Hey! This thing is still a Work in Progress. Files, instructions, and other stuff might change!

3mm Direct Drive Extruder / Bowden Extruder

by tosjduenfs Nov 28, 2012
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Does it work with 1.75mm filament ?

Check out my other designs. I have a direct drive extruder for 1.75mm filament. Works great.

Does it work with 1.75mm filament ?

Hey you know those cheap Venetian blinds that you pull the string on to make them go up and down? they gave a small brass floating gear looking thing that traps the string. Kinda looks like a ready made filament drive to me.

What version X-axis carriage are you using in your photos?

Nice gears. I think I'll try that too. I've been using my gearless extruder (http://www.thingiverse.com/thing:21728)http://www.thingiverse.com/thi... for almost a year. The key, in addition to cooling the gear and motor with a fan is to use a well-designed hot end that requires very little force. So far, I've had success with the 0.5 mm Budaschnozzle 1.0 and the 0.35 mm J-Head Mk V-BV. With the J-head, I can extrude 3.0 mm ABS at 150 mm/min and higher.

Direct Drive (Gearless) Extruder
by brnrd

i am currently using a direct drive extruder with a 3mm filament and 0.35 mm nozzle... the extruder motor has a 40 mm fan constantly running on it. But the extruder randomly skips steps in the middle of a print and end up with missing bands on the wall of the prints... i tried everything including higher current and higher temperature to make it reliable for the last two months .... but finally i am giving it up in favour of a greg's extruder......:(

i have a direct drive extruder for a 3mm filament and 0.35 mm nozzle... it works well only with a fan on the stepper... also it tends to skips steps sometimes due to a variation in the consistency of filament... ie sometimes the filament need a lot higher temperature to push through the nozzle....in short this type of extruder can work fine either at a higher temperature or a 0.5mm nozzle

I agree, with a higher temp and larger nozzle this can work very well.  However,  I did this more for experiment than out of necessity.  My gregs accessible extruder works very well so I'll stick with that for now.


I calibrated the extruder today and printed some test parts.  They turned out well but my stepper was getting very hot.  For the sake of my printer I switched back to my gregs extruder.  There is a reason most people use mechanical advantage for 3mm filament.  If I ever switch to 1.75mm filament I will revisit this idea but for now I'm throwing in the towel.  If you have a 0.5mm nozzle you can probably use this with more success than me.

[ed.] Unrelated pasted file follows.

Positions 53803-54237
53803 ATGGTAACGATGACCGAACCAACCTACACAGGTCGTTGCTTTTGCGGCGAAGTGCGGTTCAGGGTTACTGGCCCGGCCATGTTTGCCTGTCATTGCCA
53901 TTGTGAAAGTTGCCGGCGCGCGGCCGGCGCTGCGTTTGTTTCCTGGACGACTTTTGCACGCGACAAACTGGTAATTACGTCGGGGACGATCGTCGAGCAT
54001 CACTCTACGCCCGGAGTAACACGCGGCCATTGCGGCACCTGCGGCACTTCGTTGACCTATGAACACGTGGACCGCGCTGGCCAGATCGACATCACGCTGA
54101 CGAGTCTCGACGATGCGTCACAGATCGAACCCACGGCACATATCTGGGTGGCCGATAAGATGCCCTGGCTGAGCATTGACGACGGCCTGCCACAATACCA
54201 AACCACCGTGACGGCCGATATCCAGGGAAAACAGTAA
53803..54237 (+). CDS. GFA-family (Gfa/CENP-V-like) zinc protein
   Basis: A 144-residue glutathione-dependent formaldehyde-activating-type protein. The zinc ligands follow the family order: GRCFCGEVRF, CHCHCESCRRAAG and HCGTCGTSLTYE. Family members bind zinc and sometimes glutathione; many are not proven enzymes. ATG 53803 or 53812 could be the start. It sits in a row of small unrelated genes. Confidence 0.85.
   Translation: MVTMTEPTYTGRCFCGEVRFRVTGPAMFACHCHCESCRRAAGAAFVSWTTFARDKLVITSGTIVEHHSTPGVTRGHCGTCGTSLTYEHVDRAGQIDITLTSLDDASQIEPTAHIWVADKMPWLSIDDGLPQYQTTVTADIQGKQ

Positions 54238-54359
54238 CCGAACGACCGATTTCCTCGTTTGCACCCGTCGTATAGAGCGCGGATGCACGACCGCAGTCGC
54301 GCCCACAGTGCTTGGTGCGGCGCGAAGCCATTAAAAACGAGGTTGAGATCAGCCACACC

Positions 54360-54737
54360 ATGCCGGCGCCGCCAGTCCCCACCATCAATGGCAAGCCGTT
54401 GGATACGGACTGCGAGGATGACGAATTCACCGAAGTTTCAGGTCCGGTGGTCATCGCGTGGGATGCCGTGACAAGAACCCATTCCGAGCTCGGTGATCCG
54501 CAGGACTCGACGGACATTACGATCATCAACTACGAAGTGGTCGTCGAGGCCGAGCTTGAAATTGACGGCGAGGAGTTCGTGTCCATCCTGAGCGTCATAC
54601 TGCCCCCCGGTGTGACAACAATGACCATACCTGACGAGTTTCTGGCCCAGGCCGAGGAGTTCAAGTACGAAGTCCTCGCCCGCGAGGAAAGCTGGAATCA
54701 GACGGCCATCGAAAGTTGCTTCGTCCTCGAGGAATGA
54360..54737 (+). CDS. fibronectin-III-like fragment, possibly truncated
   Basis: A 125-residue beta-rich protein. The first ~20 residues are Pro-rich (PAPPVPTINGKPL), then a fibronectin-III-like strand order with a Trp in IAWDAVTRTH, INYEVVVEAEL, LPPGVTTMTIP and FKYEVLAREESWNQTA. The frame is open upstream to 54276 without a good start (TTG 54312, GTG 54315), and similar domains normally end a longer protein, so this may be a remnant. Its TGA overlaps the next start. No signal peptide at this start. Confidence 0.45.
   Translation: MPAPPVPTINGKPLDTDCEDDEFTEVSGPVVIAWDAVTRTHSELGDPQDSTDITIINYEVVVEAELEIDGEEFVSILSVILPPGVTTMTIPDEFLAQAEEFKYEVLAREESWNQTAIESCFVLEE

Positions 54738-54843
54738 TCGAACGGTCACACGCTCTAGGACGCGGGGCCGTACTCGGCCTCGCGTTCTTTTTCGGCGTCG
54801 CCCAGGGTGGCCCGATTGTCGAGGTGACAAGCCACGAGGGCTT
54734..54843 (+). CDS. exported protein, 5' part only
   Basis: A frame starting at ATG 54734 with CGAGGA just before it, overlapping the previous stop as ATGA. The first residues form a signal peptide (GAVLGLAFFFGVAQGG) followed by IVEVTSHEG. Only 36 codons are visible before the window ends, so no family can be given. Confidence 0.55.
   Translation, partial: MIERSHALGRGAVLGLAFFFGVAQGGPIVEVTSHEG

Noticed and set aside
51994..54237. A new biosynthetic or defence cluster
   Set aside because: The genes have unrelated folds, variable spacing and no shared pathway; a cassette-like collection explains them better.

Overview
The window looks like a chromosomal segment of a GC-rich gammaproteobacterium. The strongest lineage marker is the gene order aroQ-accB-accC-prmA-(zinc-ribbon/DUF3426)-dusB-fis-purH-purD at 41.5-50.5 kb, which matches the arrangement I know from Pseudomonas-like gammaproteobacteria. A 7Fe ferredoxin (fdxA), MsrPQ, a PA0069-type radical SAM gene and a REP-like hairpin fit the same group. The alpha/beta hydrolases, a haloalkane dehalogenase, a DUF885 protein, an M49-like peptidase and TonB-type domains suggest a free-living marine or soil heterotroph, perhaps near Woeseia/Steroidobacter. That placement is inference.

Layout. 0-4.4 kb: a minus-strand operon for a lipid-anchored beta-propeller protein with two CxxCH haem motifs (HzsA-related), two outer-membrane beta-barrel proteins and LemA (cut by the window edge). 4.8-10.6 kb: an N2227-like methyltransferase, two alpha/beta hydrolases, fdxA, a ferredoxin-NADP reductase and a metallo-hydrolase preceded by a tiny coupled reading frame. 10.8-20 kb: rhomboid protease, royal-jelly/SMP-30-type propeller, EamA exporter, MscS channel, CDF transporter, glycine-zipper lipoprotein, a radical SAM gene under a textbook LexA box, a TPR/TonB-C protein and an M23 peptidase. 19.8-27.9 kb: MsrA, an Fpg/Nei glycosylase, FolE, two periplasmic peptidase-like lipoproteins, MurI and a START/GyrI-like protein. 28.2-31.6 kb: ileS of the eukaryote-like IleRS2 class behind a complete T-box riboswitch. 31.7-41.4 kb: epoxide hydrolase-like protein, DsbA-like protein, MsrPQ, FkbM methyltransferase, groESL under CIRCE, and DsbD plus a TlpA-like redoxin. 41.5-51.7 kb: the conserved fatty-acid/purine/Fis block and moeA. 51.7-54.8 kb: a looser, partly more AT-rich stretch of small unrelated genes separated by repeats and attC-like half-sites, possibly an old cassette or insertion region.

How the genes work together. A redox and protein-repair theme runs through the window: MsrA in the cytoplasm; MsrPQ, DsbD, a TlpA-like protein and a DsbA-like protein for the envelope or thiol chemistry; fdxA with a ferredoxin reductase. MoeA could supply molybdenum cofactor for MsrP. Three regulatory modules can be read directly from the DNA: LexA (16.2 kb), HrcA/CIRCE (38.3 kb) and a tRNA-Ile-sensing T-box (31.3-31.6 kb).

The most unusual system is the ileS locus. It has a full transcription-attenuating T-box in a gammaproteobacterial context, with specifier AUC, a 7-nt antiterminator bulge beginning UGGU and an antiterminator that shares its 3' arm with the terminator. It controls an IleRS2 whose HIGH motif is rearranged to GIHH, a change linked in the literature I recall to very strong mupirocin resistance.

Great job! How are you liking the Raptor filament drive gear?

It did not work out as well as I had hoped.  It would grab the filament ok but I had to use a lot of compression force.  It says it is universal but I think it works better with 1.75mm filament.  

I'm experimenting with making my own drive gears.  I bought some zinc plated brass #10 spacers 5/16" OD and 3/8" long.  I hobbed a few with a 4-40 tap and some with a 6-32 tap to various depths. Then I drill and tap some holes for set screws and drill the spacer through with a 5mm bit.

I also got some 625z bearings to compress the filament with.  Since I had some of the extra 5mm bearings now I also decided to support the shaft like Misha suggested.  I'm not sure it is necessary but it should extend the life of the bearings and it does give me warm fuzzies knowing the shaft is fully supported.

I've added some pics of the filament drive gears I've made.  Since the OD of the spacer is ~8mm and then hobbed to an even smaller diameter it should also give the extruder >60% more torque than if I used a makerbot or raptor drive gear.

I'll be testing tonight.  If it doesn't work this time around I'll likely abandon the project since my gregs extruder works very well as it is.

I'm using a 50:1 ratio geared stepper motor to drive 3mm filament through an extruder mounted on the x-carriage, and so far I've also found the Raptor tricky to work with. I've experimented with a variety of filaments and idler pressures, reduced speeds, disabling retraction, etc., but haven't been able to make it very trustworthy. My old reliable NEMA 17 Wade is still the champion.

There is some heat from the motor transferring to the Raptor gear, and this could be contributing to the problem. There's also the issue of possible jams because at 220°C a lot of heat is creeping up as well. So far I've found PLA more reliable to print with, and I'm sure the lower temperature range helps.

Ultimately, you want just enough pressure to grip the filament, not enough to distort it, which requires more torque anyway, and if it does jam up, I'd rather the motor skip than gouge a groove in the filament, but that's hard to achieve. The same things that prevent jams on a Wade should apply equally to direct drives.

Anyway, it's all just experimentation. I'm building a couple of other extruders that may work better with the Raptor (especially for 1.75mm filament) but I will soon have a couple of MK7 gears to try out also. The groove on the MK7 is more like the groove on my trusty Wade's hobbed bolt, so I expect much better results from it than the Raptor in this setup.

You will likely need to add bearing support to the motor shaft to counteract the force from the idler.

Not needed. I've been running my extruder (see below) which works the same way for over a year with no issues with the motor.

Perhaps, but for now I'll test without support.

The load from the idler is only offset 6.5mm from the base of the shaft so the moment is actually pretty small.  Even with 20 pounds of compression force (which is a lot) it is well within the limits of the bearings.